In Brazil’s Santa Catarina state, pig producers have been allowed to start selling energy from biogas after a recent change in legislation.
Santa Catarina is the 1st state in Brazil to create a specific law concerning production and utilisation of biogas. The rule has paved the way to eventually use a huge potential for generating 9 TM/h from 2.26 billion m3 of biomethane per year – which is the amount generated on pig farms all around the country.
As the main pig producing state, Santa Catarina is responsible for 26% of Brazil’s herd (43 million head). Biogas technology has been adopted in Brazil since the early 2000s. Prior to the new legislation, however, selling energy for public use was not an attractive option, as the state did not encourage this with e.g. tax reductions or subsidies. As a result, in practice, the farmers could only use this alternative energy source within their own premises. After the change, they can sell energy and gas for public lines of distribution.
Additionally, the state government intends to set up a credit system as well as simpler rules to stimulate this type of investment. Those exact details, however, did not form part yet of the legislation that was approved by the state’s governor and congress.
Brazil’s most important cooperative, Aurora, adopted biogas technology about 10 years ago, e.g. for energy development purposes. Mário Lanznaster, president of the cooperative, commented that the legislation had been a request by producers for many years. He said, “We were always obliged to waste a relevant resource. I expect that the process will become much simpler.”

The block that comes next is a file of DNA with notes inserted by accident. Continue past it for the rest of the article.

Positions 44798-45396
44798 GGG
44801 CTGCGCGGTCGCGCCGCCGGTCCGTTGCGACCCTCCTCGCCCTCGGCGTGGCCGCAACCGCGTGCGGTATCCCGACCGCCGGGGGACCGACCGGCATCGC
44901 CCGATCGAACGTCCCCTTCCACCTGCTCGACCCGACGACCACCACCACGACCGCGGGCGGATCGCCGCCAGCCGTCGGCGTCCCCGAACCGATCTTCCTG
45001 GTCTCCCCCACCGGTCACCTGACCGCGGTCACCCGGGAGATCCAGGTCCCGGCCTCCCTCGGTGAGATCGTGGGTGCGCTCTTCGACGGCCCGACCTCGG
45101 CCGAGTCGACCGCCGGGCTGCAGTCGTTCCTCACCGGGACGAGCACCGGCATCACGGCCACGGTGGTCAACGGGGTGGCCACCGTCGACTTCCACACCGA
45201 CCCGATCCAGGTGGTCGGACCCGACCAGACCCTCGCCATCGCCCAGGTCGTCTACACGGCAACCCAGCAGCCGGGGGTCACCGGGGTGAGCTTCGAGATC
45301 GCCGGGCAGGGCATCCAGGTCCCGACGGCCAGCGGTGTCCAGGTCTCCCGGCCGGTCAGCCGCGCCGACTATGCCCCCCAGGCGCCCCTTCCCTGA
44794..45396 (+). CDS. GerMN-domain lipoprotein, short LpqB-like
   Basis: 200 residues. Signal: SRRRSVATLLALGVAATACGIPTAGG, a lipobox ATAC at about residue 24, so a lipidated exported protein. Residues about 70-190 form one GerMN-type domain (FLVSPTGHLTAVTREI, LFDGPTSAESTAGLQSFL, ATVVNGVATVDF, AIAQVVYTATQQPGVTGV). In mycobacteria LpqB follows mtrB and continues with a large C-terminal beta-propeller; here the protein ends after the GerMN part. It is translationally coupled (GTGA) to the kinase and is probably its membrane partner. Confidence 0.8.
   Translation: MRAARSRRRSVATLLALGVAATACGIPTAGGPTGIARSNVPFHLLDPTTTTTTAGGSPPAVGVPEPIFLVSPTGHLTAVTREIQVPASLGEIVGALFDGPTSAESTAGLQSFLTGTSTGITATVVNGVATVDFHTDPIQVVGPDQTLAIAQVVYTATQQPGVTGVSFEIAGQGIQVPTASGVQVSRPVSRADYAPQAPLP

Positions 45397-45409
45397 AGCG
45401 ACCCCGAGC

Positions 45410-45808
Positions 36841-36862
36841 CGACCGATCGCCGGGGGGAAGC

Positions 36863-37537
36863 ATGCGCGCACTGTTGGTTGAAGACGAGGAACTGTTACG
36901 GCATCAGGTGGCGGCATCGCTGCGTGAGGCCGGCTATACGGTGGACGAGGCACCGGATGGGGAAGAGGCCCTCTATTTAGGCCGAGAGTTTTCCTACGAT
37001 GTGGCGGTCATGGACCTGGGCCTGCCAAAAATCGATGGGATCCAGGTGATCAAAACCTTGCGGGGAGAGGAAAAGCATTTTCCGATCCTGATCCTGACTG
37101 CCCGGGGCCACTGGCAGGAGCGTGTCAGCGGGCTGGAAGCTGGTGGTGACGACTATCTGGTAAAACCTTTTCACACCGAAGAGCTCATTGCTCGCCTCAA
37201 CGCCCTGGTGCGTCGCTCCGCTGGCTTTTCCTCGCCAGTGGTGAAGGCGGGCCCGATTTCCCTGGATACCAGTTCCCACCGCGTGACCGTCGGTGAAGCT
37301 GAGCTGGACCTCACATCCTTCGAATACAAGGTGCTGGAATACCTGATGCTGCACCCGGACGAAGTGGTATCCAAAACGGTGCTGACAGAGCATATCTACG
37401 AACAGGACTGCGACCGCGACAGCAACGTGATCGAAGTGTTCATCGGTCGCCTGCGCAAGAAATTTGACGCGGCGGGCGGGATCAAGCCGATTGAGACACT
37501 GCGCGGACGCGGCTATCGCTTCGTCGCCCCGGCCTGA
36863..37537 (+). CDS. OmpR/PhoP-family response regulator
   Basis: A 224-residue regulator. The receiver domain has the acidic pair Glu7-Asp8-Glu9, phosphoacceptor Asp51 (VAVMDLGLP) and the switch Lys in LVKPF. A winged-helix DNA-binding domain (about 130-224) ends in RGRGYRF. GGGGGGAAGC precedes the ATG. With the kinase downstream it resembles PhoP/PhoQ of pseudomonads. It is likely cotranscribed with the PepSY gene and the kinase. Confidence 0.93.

He added, “I have this technology in my own property for energy. Now, I believe that it will increase the interest between the producers. It is the kind of investment that will create payback in 15 months for the generator, and in 5 years for the entire system.”
Aurora and its sub-cooperatives slaughtered 4.8 million head of pigs in 2017, which is 11% of the country’s total. Mr Lanznaster said, “Aurora will show the way for our producers and develop their projects. I just completed the connection to energy public lines on my own farm. I think other producers could be interested too.”
The development is good news for the environment, farmers and ABiogás, the Brazilian association for biogas. Its president, Alessandro Gardemann, explained that the price for this kind of system depends on the technology and the size of process.
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He said, “In the economic model we used, the complete installation costs range from R$ 7 million to R$ 9.5 million (€ 1.6 million to € 2.2 million). Return of investment is around 5 years. These days it is easy to find supply of all services and equipment for a biogas plant. The remaining obstacles are related to a limited amount of workers and gas analysis laboratories.”
On top of good income with energy, and the saving of costs, the sector expects recognition from consumers as well as society concerning their sustainable practices. Mr Lanznaster said, “We hope this producer effort, along with other initiatives, will be noticed and appreciated.”